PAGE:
PHILOMATH, Ore. — A new museum exhibit is shedding some light on the relationship between fashion and the women’s rights movement in the United States.
The exhibit called “Fancy Pants” opened Friday at the Benton County Museum in Philomath.
Curators say the exhibit shows the history of fashion, gender roles, and social norms, by displaying pants from 1860’s through the 1980’s.
“Men have been wearing pants for 3,000 years,” said Curator Mark Tolonen. “Women in our culture have been wearing them for about 100.”
Tolonen says he hopes everyone who visits the museum is able to to come to their own conclusions about the history of pants. But behind every pair of pants is a story.
“These are a WWII era jumpsuit from the Rosie the Riveter era of women working in the factories,” Tolonen said as he pointed to a brightly striped jumpsuit. “They were wearing pants out of necessity.”
He says a shift in social norms started occuring.
“So the culotte is a split-leg – simulates a skirt but gives the freedom to ride a bike for example.”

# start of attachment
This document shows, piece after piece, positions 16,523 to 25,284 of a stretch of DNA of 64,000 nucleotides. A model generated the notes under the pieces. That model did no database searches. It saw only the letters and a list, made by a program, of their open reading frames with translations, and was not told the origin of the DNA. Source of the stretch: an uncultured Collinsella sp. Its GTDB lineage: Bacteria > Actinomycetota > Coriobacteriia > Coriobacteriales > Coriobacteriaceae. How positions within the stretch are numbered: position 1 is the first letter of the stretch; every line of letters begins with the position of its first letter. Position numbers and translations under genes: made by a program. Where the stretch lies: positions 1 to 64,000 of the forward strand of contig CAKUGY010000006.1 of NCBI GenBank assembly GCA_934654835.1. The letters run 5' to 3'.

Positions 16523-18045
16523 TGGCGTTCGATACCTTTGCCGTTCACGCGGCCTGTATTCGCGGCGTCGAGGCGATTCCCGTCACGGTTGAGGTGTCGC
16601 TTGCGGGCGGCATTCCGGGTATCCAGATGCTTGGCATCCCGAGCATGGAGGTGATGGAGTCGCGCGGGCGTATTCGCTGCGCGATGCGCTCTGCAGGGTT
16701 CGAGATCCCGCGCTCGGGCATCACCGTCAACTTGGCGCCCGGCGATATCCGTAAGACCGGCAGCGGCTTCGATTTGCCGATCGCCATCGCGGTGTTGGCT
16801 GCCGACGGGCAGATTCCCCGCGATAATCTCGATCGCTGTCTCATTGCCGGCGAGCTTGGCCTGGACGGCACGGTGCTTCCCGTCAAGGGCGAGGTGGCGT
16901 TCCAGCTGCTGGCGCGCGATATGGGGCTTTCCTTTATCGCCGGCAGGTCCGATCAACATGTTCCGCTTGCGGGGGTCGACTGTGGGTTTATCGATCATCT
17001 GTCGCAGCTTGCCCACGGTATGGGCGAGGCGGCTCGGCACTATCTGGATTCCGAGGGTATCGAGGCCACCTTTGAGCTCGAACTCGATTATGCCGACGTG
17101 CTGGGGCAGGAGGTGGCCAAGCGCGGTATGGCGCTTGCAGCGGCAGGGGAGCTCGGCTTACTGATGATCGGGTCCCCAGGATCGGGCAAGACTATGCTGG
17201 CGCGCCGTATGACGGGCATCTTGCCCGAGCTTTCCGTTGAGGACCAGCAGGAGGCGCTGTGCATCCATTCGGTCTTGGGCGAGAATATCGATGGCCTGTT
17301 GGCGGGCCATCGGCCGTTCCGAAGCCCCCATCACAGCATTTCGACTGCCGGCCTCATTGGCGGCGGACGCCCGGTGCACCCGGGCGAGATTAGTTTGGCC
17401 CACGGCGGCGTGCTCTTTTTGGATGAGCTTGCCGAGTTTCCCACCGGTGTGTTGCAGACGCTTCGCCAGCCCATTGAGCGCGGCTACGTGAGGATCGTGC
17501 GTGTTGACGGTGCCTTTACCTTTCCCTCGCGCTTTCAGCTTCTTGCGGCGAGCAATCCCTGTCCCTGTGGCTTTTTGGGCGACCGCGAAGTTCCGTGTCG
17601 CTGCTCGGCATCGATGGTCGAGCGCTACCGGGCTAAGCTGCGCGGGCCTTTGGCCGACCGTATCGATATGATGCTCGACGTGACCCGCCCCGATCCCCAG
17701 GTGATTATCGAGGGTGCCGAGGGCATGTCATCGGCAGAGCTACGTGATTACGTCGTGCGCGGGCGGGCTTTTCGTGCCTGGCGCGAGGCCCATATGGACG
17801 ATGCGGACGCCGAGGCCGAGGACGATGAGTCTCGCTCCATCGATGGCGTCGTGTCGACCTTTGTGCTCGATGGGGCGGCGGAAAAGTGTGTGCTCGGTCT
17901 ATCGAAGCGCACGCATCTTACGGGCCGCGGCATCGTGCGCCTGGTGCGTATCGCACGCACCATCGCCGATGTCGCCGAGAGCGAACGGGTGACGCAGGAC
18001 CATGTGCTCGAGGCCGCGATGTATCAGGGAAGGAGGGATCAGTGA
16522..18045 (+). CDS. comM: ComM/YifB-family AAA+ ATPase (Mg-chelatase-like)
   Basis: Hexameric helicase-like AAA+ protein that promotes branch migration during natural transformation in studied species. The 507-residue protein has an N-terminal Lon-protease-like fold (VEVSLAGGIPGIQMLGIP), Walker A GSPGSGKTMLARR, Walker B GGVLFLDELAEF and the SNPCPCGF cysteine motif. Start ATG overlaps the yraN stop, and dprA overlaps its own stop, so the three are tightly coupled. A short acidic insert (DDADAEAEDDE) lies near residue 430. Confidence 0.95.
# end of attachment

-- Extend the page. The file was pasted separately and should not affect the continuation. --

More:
The culotte is a type of pants for women – the ones in the museum are from the 1960s – demonstrating the social norm for women to still wear a skirt or dress.
“I think you’re appeasing perhaps your father or your grandfather if you go out in public wearing pants – well at least it looks a little bit like a skirt,” Tolonen said.
The museum also showcases pants from the 1960’s – 1980’s – showing a complete change and an acceptance of women wearing pants in the United States.
“I think it just emphasizes the male-dominated society and we’re finally seeing some progress in women’s rights,” Tolonen said.
The Fancy Pants exhibit runs through August 23rd at the Benton County Historical Society and Museum in Philomath. It is free but donations are welcome.